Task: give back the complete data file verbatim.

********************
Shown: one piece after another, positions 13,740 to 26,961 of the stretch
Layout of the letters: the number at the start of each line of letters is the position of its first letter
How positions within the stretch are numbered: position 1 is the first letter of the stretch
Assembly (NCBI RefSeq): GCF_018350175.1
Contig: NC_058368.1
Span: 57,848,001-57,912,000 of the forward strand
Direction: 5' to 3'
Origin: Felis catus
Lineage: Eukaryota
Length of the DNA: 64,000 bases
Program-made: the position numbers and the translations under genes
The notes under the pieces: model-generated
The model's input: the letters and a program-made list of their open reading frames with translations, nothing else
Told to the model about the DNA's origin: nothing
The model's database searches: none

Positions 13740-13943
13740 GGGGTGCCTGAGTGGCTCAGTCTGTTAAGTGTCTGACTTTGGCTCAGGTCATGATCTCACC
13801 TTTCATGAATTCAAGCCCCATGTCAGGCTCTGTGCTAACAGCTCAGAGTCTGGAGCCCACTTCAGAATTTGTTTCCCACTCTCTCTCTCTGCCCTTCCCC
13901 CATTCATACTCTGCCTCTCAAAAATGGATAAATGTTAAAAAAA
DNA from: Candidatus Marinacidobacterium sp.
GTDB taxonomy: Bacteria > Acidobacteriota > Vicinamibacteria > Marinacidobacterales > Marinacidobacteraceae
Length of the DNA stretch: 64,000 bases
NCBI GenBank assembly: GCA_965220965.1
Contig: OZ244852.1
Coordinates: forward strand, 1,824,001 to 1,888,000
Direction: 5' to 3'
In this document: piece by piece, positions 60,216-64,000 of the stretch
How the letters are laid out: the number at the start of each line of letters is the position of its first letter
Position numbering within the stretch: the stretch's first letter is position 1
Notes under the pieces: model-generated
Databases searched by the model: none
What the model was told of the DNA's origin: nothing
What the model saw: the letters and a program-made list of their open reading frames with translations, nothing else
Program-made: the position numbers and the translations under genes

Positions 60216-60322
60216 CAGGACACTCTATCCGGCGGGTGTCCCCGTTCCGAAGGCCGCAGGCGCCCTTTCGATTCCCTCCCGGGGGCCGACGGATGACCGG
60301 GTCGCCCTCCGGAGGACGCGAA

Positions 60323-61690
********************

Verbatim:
Shown: one piece after another, positions 13,740 to 26,961 of the stretch
Layout of the letters: the number at the start of each line of letters is the position of its first letter
How positions within the stretch are numbered: position 1 is the first letter of the stretch
Assembly (NCBI RefSeq): GCF_018350175.1
Contig: NC_058368.1
Span: 57,848,001-57,912,000 of the forward strand
Direction: 5' to 3'
Origin: Felis catus
Lineage: Eukaryota
Length of the DNA: 64,000 bases
Program-made: the position numbers and the translations under genes
The notes under the pieces: model-generated
The model's input: the letters and a program-made list of their open reading frames with translations, nothing else
Told to the model about the DNA's origin: nothing
The model's database searches: none

Positions 13740-13943
13740 GGGGTGCCTGAGTGGCTCAGTCTGTTAAGTGTCTGACTTTGGCTCAGGTCATGATCTCACC
13801 TTTCATGAATTCAAGCCCCATGTCAGGCTCTGTGCTAACAGCTCAGAGTCTGGAGCCCACTTCAGAATTTGTTTCCCACTCTCTCTCTCTGCCCTTCCCC
13901 CATTCATACTCTGCCTCTCAAAAATGGATAAATGTTAAAAAAA
DNA from: Candidatus Marinacidobacterium sp.
GTDB taxonomy: Bacteria > Acidobacteriota > Vicinamibacteria > Marinacidobacterales > Marinacidobacteraceae
Length of the DNA stretch: 64,000 bases
NCBI GenBank assembly: GCA_965220965.1
Contig: OZ244852.1
Coordinates: forward strand, 1,824,001 to 1,888,000
Direction: 5' to 3'
In this document: piece by piece, positions 60,216-64,000 of the stretch
How the letters are laid out: the number at the start of each line of letters is the position of its first letter
Position numbering within the stretch: the stretch's first letter is position 1
Notes under the pieces: model-generated
Databases searched by the model: none
What the model was told of the DNA's origin: nothing
What the model saw: the letters and a program-made list of their open reading frames with translations, nothing else
Program-made: the position numbers and the translations under genes

Positions 60216-60322
60216 CAGGACACTCTATCCGGCGGGTGTCCCCGTTCCGAAGGCCGCAGGCGCCCTTTCGATTCCCTCCCGGGGGCCGACGGATGACCGG
60301 GTCGCCCTCCGGAGGACGCGAA

Positions 60323-61690